I suggest not, even if the ‘MOST EFFECTIVE BORDER IN THE WORLD’ has not actually appeared before Indy, it sure as hell will on the day after….


    2. Spot on Bob, borders are everywhere and if as you say Scotland becomes the 28th European border with England so what. Also between getting a Yes vote and being independent they will have at least two years to get ready.

      Liked by 1 person

  8. When the UK fully joined the EU I remember my dad was delighted, he saw how it would help keep the far right in London at WM, in check. He’d been in the army in Malayia, he saw how cruel and brutal the elite prvaite schooled high ranking officers were towards the people of Malayia, for eg forcing a heavily pregnant woman to walk through the jungle for miles etc. ( I’m sure he witnessed much cruelty) He knew the EU would keep the far right from taking the reins in the UK, and now, that’s what we have. Carte blanche to do what they like the Tories extremists are running the UK and it’s really scary. The Tory free loaders will show no mercy to Scotland in their fight to keep the country shackled and to keep taking Scottish resources. Brexit is a gift to them, Scotland needs away, and in the EU pronto.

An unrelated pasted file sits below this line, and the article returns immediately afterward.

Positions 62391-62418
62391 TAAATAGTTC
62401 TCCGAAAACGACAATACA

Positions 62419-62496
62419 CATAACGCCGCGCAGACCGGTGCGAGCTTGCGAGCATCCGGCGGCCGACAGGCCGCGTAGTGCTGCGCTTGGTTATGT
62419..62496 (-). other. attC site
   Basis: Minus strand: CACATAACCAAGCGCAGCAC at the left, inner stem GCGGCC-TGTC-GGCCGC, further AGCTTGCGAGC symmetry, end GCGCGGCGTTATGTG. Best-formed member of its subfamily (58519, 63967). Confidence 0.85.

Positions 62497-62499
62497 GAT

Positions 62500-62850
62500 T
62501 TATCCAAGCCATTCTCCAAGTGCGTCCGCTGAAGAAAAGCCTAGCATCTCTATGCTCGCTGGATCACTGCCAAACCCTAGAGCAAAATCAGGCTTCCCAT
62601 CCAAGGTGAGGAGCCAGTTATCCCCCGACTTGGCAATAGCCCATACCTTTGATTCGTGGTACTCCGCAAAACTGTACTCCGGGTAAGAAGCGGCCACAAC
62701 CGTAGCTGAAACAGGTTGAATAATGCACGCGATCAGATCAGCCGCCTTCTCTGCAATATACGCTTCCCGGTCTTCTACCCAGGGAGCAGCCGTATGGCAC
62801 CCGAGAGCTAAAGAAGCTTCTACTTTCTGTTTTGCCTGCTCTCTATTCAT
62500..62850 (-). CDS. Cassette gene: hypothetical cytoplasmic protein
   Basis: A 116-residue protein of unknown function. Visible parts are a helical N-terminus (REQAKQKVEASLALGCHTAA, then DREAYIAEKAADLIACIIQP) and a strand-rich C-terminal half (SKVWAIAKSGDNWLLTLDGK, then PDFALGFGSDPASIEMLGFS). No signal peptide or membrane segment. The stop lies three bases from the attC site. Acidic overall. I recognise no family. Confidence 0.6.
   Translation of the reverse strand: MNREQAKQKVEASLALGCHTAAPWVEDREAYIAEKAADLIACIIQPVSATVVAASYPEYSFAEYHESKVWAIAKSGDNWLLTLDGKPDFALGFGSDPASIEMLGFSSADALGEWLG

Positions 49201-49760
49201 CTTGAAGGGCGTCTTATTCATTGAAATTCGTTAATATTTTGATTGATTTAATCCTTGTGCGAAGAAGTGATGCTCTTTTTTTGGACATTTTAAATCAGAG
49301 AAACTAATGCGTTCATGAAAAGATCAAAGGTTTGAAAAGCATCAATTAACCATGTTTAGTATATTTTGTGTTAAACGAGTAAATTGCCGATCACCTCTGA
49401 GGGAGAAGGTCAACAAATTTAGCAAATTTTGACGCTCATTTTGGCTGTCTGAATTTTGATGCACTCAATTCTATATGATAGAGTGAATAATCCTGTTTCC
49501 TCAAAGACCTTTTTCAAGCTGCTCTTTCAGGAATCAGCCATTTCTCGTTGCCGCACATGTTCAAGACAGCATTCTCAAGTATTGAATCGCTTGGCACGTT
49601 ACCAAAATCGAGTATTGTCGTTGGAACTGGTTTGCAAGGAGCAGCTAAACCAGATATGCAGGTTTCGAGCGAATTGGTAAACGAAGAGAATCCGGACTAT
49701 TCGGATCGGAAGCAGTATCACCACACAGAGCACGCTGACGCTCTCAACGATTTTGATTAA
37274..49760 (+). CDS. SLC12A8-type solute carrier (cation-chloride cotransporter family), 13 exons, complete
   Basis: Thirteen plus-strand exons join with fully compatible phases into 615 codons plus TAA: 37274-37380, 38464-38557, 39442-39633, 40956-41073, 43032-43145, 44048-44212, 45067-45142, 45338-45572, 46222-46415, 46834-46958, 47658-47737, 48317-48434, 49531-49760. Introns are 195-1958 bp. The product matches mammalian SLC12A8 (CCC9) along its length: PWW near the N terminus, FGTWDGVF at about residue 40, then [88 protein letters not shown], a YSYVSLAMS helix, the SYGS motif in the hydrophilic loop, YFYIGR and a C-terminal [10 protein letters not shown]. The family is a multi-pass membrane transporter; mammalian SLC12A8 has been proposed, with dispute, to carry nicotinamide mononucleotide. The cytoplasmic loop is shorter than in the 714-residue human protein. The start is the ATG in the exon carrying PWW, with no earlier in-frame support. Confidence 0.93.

Liked by 2 people

  9. OT – The BBC in Scotland/Scotland Office unattributed “Low-income families ‘let down’ by payment scheme” promotion piece truly is a masterpiece of propaganda with Connor Gillies performing the obligatory “Analysis by” to create some veneer of respectability – How far he has fallen from the 2020 achievement as Young Journalist of the Year at the Fort, to Journalist of the Smear award in 2022 at the silent Fart.